The Hope in Endings

The cover of The Actual Star depicts a bright star in the center of a whirling cloud of light.

Monica Byrne ’03

The Actual Star
Harper Voyager
621 pages, $27.99

I’ve been thinking a lot about the end of the world. It’s hard not to, with unrelenting news about fatal floods and fires, deadly earthquakes and tornadoes, and harmful people overtaking governments. It’s no wonder that in her new sci-fi novel, The Actual Star, Monica Byrne ’03 refers to our current time period as “The Age of Emergency.” Every day has a new crisis.

The Age of Emergency is just one of the many things that Byrne gets right in her new book. There is so much about The Actual Star that is all too timely. Byrne’s novel takes place in three periods: in 1012, at the fall of a Maya royal family; in 2012, when an American girl named Leah travels to Belize in search of her Maya roots; and in 3012, in a utopian society of travelers who have divided into warring groups in an ideological schism. Byrne probes a huge range of relevant topics—environmental justice, climate change, border crossing, refugee status, gender and sexuality, identity, capitalism, polarizing politics, the ways religions change to fit our needs—but what her book really captures is that anxious feeling of thinking the world as you know it is ending.

In 1012, royal twins Ajul and Ixul cannot imagine a world where their family does not rule. In 2012, Leah anticipates the predicted Dec. 21 apocalypse. In 3012, ideological leaders Tanaaj and Niloux both know that their peaceful society is on the verge of collapse. In each storyline, the characters are overcome by not knowing what will come next because, as much as humans try to control and predict the future, we never can.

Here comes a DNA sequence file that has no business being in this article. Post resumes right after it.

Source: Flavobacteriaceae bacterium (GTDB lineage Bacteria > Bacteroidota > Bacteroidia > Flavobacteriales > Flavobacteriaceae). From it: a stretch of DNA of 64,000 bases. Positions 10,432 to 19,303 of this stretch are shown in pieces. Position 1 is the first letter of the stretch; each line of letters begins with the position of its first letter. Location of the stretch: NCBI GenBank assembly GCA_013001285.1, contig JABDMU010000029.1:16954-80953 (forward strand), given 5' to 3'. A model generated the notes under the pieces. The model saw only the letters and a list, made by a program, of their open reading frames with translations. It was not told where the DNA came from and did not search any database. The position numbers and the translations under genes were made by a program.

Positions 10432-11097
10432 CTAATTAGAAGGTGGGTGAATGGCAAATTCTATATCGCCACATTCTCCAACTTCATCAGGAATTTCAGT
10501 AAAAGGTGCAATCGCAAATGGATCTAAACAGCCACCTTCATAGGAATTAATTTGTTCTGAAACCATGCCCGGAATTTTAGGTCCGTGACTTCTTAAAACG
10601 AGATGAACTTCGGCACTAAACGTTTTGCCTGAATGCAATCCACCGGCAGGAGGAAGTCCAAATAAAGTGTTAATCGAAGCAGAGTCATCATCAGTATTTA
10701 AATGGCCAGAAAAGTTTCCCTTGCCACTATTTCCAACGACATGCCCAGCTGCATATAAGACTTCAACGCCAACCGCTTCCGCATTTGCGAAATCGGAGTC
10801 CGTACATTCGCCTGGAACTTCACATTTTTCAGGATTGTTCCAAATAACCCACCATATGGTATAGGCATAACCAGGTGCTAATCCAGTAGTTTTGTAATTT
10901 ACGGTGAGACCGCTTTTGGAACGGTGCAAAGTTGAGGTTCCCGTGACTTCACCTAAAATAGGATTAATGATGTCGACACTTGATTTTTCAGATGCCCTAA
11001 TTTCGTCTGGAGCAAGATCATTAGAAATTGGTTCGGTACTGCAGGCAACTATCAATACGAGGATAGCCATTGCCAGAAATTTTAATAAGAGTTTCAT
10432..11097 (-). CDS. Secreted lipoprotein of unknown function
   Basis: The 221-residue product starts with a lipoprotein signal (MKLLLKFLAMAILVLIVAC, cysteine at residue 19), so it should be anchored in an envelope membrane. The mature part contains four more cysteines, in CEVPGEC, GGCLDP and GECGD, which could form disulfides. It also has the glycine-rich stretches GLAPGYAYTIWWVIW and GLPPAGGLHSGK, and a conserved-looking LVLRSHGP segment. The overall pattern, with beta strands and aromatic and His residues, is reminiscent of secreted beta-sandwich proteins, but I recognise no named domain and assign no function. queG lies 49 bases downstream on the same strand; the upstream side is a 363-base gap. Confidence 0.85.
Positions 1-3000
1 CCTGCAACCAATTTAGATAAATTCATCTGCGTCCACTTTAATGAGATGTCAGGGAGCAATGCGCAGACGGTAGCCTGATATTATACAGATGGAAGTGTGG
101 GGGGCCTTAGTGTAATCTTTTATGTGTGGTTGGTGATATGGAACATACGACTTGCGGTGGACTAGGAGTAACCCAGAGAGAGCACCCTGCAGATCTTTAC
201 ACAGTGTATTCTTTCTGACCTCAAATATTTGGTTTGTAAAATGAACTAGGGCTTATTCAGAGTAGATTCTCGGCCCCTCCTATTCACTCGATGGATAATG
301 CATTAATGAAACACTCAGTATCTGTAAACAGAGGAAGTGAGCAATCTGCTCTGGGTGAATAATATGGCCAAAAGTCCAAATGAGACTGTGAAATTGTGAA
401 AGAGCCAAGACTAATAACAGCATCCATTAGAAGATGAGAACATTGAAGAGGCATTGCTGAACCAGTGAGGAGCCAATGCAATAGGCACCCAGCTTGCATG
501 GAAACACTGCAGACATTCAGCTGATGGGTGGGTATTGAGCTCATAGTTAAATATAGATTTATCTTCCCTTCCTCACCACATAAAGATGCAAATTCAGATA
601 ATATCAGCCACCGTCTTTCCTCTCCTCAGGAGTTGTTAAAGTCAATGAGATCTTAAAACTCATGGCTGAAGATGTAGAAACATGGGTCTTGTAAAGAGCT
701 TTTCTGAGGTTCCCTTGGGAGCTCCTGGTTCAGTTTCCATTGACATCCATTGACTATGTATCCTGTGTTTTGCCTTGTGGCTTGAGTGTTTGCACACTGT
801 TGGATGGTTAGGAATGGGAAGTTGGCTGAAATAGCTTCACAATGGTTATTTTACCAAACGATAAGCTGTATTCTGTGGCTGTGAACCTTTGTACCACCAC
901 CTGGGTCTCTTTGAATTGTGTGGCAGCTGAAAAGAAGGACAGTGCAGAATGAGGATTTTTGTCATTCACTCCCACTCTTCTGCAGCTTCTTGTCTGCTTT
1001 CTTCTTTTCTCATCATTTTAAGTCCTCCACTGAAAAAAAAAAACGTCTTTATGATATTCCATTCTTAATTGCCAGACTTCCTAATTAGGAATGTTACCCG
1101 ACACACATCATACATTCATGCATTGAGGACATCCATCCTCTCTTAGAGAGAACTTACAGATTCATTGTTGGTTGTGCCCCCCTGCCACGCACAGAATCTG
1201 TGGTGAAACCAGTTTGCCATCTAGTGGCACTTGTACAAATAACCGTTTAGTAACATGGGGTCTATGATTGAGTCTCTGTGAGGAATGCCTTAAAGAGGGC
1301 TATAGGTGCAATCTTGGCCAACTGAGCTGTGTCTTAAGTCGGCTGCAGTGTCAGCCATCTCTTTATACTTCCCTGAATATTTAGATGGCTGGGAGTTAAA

But readers of The Actual Star know what people in the present always forget: The world keeps going. In 2012, one of the local guides, Javier, speaks of his Maya ancestry: “We Maya never disappeared,” he says to his tourists, “we just changed.” The Maya elites may have collapsed, but the millions who made up that dynasty never went away—they simply changed form. And that’s how it has always been: Dinosaurs grow feathers to become birds, fish grow legs to become mammals, farmers migrate to cities to become merchants, tour guides leave hometowns to become philosophers, regular people are immortalized in stories and become mythical beings. Nothing ever really disappears; it’s all there, layered below.

Niloux develops a way for her “aug” (an augmented reality app, implanted in everyone’s brains in 3012) to see her past lives. When she enters a space, anything she touched in a previous incarnation lights up. This spring, 11 years after graduating from Wellesley, I started working for the mothership as a senior editorial writer in the communications department. Walking around campus now with my fac/staff badge, I feel like Niloux—seeing glimmers of my old self in a chair at El Table or rushing to class in Founders. While graduation in 2010 may have felt like the end of the world to 22-year-old me, I didn’t know one day I would be back walking those same paths in a new incarnation.

We don’t know what life holds for each of us. We don’t know how the world will change. We don’t know how humans will evolve. But things never stop. Even though The Actual Star is an apocalyptic novel in many senses, I found reading this book right now, while it feels like the world is falling apart, to be supremely comforting.

Because nothing really ends, it just changes.

Bartels’ book, Good Grief: On Loving Pets, Here and Hereafter, will be published next summer by Mariner Books.

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